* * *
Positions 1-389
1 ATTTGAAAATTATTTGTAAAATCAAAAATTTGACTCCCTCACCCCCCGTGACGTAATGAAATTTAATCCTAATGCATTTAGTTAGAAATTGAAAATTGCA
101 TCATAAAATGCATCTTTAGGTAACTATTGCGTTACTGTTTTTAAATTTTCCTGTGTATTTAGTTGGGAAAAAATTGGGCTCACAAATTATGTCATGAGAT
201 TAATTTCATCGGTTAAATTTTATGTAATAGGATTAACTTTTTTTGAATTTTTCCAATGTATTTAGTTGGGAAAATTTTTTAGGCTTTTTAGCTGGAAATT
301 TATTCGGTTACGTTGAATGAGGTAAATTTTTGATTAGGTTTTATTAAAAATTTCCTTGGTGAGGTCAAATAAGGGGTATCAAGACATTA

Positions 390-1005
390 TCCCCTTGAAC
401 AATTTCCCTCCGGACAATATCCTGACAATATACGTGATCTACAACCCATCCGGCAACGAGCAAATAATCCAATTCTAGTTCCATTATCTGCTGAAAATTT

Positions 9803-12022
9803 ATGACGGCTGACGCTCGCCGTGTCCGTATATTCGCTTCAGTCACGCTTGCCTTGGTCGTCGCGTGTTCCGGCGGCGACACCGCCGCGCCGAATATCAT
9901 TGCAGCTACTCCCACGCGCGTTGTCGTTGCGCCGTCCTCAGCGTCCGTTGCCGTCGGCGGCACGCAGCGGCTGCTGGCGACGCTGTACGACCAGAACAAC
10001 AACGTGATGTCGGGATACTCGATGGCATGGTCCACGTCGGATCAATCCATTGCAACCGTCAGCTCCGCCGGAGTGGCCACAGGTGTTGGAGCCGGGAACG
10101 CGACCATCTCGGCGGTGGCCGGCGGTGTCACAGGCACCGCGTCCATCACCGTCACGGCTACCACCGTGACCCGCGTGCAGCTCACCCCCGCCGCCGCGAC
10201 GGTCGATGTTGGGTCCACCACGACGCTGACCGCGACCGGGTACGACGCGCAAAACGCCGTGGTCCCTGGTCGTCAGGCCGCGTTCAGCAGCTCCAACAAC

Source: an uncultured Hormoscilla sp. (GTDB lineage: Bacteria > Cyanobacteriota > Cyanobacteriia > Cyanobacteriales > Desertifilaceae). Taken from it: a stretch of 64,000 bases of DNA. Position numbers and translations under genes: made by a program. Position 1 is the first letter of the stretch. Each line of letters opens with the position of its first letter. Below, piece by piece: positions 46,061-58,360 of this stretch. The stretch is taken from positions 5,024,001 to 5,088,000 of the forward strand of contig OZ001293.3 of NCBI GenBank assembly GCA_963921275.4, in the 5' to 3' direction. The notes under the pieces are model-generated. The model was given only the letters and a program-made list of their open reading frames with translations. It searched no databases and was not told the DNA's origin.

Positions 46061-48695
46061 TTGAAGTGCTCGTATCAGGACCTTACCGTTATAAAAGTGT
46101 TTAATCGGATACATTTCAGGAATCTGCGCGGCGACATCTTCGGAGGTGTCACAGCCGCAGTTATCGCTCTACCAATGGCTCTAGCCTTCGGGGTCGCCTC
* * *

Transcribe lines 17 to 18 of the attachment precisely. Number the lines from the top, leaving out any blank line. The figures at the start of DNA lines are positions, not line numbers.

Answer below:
46061 TTGAAGTGCTCGTATCAGGACCTTACCGTTATAAAAGTGT
46101 TTAATCGGATACATTTCAGGAATCTGCGCGGCGACATCTTCGGAGGTGTCACAGCCGCAGTTATCGCTCTACCAATGGCTCTAGCCTTCGGGGTCGCCTC